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America’s Conspiracies of Profit

Recent speculation about nefarious campaigns at USPS and ICE miss something crucial about the everyday obscenity of our current system.


Over the summer, homegrown American conspiracism surged in tandem with the pandemic. On edge after months of lockdown, widespread infection and death, and a highly acrid political climate, people across the political spectrum nurtured a handful of increasingly fantastical explanations for the dismal state of things. On the right, the assorted delusions of QAnon converged with the president’s screeds about roving gangs of anarchists to produce new wild theories about antifa committing arson in Oregon. On the left, a string of police killings of civilians and subsequent aggressive crackdowns on protests spawned rumors that the NYPD was setting off fireworks in residential neighborhoods as an act of psychological warfare.

As Republic of Lies author Anna Merlan has noted, conspiracy theories tend to proliferate during times of economic instability and political uncertainty. They’re moreover especially at home in a nation that has a very real and gruesome history of government abuses, high-level cover-ups, and impunity for the rich and powerful. A summer shaped by an out-of-control pandemic and nearly nonstop protests was the perfect petri dish for an unprecedented convergence of multiple strains of conspiracism into a kind of free-floating cloud of distrust, or what Merlan has called the “conspiracy singularity.” And while the most poisonous conspiracy theories have taken root on the right, progressives, too, have recently grappled with falsehoods in an anxiety-riddled environment.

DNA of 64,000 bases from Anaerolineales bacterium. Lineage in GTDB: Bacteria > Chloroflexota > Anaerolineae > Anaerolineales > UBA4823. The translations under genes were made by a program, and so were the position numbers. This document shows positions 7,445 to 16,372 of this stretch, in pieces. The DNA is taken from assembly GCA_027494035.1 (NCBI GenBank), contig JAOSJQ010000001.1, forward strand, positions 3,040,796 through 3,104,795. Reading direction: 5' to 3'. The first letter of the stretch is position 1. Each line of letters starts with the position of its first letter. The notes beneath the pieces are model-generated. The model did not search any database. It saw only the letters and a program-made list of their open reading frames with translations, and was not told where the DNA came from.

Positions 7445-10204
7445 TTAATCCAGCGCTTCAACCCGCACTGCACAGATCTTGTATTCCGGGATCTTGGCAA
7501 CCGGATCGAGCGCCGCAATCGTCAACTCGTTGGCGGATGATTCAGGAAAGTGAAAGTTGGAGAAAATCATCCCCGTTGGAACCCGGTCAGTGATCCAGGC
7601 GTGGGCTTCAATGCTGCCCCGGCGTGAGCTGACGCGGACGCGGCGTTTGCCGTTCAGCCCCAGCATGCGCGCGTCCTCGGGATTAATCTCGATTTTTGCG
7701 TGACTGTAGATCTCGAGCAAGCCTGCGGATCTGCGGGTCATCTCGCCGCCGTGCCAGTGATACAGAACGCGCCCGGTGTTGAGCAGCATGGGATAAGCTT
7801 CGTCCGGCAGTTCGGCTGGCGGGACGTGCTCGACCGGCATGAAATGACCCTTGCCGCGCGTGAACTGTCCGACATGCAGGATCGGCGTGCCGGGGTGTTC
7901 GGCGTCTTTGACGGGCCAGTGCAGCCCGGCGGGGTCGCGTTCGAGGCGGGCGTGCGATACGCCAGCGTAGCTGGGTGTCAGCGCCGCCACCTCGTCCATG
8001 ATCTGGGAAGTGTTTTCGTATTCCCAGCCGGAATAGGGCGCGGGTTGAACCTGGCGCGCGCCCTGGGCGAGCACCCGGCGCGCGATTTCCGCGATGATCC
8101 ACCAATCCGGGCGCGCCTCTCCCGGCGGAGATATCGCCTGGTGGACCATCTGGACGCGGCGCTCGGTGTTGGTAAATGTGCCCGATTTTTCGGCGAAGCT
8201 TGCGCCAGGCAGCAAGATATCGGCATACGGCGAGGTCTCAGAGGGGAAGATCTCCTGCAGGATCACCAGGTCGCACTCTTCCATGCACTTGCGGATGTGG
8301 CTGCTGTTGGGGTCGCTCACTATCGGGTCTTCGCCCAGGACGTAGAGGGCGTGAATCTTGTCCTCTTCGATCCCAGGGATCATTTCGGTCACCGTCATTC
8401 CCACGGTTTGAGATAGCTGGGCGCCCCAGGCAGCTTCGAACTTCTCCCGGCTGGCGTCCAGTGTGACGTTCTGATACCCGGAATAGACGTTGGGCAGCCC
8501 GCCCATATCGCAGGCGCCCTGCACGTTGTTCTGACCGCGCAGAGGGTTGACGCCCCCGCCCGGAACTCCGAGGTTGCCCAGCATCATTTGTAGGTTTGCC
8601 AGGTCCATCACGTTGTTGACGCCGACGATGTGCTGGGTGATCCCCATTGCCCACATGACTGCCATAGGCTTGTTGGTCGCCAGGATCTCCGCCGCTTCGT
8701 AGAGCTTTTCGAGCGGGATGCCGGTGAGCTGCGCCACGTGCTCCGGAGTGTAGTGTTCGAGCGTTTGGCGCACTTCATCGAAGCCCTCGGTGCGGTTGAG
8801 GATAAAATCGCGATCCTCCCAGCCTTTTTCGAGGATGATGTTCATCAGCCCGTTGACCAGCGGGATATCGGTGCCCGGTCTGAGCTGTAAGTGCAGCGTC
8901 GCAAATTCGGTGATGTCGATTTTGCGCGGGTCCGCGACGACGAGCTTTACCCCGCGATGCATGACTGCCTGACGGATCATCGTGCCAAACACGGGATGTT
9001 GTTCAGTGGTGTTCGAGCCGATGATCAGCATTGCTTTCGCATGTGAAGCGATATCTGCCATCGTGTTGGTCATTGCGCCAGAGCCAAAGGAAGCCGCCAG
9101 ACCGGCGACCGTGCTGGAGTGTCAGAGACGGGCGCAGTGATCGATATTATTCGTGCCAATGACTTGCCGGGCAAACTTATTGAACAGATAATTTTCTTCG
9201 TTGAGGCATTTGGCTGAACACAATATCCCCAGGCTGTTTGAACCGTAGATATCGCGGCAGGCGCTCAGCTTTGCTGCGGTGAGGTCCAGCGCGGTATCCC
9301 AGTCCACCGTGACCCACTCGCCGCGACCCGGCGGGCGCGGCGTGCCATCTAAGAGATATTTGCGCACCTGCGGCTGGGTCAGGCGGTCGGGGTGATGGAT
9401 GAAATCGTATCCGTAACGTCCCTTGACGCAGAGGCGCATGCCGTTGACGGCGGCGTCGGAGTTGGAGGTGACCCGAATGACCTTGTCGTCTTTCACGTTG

Just a few weeks ago, a whistleblower complaint alleged that an Immigration and Customs Enforcement detention camp in Georgia was performing mass hysterectomies on immigrant detainees. A nurse at that facility, the Irwin County Detention Center, claimed that a doctor there, whom she dubbed the “uterus collector,” was performing unwanted and unnecessary hysterectomies on “just about everybody” he treated. Given Trump’s spiteful immigration policies and the nation’s brutal history of eugenics and forced sterilization, the allegation didn’t sound particularly far-fetched. While several immigration reporters raised early flags about the story and worked to investigate the details, left-leaning social media instantly exploded in horror, and commentators drew comparisons to Nazi Germany.

Yet the allegation of mass hysterectomies was never quite substantiated (and the whistleblower herself later came under scrutiny for mistreatment of people being detained in the facility). Further investigations have suggested that something less sensational—but still shameful—took place at the Irwin detention center. On Tuesday, a number of women told The New York Times they had received unnecessary surgeries for small or benign cysts from Dr. Mahendra Amin, a gynecologist employed by the facility. Amin, the Times reported, had been accused in the past of ordering similar unnecessary surgeries in order to bill Medicaid at higher rates; his overly aggressive diagnoses at Irwin fit the same pattern. “Independent doctors that provide treatment for ICE detainees are paid for the procedures they perform with Department of Homeland Security funds,” the Times stated. “Procedures like the ones that Dr. Amin performed are normally billed at thousands of dollars each.” The story, then, was no less abhorrent but perhaps more banal: moneymaking at the expense of a group of people deemed disposable—and routinely denied proper medical treatment—by the state.